2014 Conference Presentation
Objective: The provision of residential and nursing care has long held a prominent role in English social care sector. This paper measures regional variation in productivity of care homes in England, so as to identify areas in which potential efficiency savings can be made and understand the expected impact (both geographical and organisational) on output of changes to inputs across the country.
Data: We use Personal Social Services Expenditure and Unit Costs and Adult Social Care Survey (ASCS) of 2010 to 2012 to calculate productivity growth for all adult services and older people services, respectively.
Methods: Productivity growth is measured by comparing annual change of the total amount of care home output to annual change of total inputs for each region. Output growth is measured by the percentage volume change in each output and weighting percentage changes by the share of the value of each product in the value of total output using a Laspeyres form. Deflated by Personal Social Services (PSS) Pay and Prices Index, input growth is measured by annual change of expenditure on adult social care by the social services department of Councils with Adult Social Service Responsibilities (CASSRs). We also account for variation in the quality of services across regions using the Adult Social Care Outcomes Toolkit (ASCOT). ASCOT is adjusted at CASSR level using a regression based method.
Results: We find that most regions showed an increasing trend in unadjusted and regression adjusted ASCOT from 2010 to 2011, and a decreasing trend in unadjusted and adjusted ASCOT from 2011 to 2012, for all adult and older adult services. This suggests that quality of services provided in care home may have decreased from 2011 to 2012. Output and input growth were negative from 2010 to 2011 for most regions, and continued to be negative from 2011 to 2012. Similar trends were observed for both all adult and older adult services. In terms of total productivities, some regions showed positive productivity growth from 2010 to 2011, but productivity growth was negative for most regions from 2011 to 2012.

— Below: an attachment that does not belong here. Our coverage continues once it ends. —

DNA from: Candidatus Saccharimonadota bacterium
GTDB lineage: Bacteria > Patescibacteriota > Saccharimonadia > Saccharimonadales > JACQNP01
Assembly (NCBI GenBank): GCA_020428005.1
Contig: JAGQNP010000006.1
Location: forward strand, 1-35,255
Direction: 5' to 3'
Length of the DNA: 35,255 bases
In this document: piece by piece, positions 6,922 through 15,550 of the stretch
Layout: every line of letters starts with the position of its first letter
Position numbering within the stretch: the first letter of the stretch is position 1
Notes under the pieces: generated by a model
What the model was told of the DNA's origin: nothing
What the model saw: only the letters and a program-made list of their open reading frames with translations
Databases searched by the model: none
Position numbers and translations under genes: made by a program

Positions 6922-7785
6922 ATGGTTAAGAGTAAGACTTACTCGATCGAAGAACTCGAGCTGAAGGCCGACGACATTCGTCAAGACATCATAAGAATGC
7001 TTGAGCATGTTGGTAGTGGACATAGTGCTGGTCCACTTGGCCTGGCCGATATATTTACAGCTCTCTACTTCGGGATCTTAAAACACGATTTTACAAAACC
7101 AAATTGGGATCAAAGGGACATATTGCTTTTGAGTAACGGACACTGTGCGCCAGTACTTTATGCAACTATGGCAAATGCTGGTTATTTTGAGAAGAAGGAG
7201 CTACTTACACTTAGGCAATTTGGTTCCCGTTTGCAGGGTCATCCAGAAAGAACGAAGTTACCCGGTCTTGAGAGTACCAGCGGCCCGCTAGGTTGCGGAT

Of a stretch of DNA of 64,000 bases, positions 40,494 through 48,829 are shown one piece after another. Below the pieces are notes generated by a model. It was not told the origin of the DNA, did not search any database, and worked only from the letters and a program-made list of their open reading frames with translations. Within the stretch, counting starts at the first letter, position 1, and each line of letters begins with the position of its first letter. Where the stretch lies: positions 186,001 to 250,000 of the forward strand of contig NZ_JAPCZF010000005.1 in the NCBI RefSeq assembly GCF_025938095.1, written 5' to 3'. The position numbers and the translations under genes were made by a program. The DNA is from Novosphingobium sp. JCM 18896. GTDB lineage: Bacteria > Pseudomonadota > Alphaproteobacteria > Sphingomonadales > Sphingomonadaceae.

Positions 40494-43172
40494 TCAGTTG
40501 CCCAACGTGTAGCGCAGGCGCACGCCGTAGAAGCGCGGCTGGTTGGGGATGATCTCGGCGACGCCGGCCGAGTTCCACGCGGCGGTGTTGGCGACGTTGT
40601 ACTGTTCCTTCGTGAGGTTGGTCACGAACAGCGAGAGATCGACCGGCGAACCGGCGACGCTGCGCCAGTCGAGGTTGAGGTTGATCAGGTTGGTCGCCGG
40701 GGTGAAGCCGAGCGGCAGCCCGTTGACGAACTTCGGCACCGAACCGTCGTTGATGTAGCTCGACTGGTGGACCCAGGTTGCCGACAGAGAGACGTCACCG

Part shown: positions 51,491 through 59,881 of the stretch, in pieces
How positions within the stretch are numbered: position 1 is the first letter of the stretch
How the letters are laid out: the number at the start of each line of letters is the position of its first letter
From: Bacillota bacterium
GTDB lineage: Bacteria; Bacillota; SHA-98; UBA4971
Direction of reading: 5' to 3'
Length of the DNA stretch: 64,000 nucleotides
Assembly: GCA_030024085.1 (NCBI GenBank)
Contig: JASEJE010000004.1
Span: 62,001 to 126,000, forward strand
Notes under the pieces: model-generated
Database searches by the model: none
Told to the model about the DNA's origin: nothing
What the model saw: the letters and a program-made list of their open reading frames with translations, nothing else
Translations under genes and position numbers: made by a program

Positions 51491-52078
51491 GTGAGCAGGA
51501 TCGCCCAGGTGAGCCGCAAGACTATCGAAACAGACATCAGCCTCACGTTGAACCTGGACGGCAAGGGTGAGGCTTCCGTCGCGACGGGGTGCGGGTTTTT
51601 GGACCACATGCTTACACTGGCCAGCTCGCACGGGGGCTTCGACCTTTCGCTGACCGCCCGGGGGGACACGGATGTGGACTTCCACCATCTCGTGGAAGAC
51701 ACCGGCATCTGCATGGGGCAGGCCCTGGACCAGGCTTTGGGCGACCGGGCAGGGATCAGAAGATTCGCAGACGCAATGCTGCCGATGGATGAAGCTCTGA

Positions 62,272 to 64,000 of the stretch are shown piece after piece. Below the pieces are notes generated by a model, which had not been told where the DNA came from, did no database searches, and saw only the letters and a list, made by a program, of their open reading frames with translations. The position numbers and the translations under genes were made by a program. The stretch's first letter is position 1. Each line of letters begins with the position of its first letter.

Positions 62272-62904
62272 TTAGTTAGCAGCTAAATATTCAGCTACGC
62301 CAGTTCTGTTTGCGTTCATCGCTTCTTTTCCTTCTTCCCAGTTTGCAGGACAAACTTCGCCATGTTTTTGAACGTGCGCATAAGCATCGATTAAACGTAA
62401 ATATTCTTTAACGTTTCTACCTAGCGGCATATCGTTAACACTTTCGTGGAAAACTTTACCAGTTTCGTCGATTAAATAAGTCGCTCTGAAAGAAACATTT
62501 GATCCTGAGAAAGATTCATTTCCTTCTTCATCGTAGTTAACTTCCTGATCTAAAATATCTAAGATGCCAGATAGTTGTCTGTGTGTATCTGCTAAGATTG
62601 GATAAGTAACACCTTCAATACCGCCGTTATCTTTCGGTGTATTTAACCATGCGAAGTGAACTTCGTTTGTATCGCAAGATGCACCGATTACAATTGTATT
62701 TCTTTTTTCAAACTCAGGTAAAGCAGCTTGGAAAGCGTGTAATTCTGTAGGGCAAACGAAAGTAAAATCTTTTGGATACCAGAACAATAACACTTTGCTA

Policy implications: The empirical results of the study suggest that variations in productivity of care homes do exist in different regions. The productivity indices can help the policy makers to monitor the performance of care home in different regions, as well as to understand whether public spending in the social care sector or by its constituent organisations has achieved ‘value for money’. The methods developed in this study can also be used to investigate variations in productivity of other types of social care organisations and social care services.
Acknowledgements: This presentation is based on an independent report commissioned and funded by the Policy Research Programme in the Department of Health from the Economics of Social and Health Care Research Unit (ESHCRU). ESHCRU is a joint collaboration between the University of York, London School of Economics and University of Kent. The views expressed are those of the authors and may not reflect those of the funders.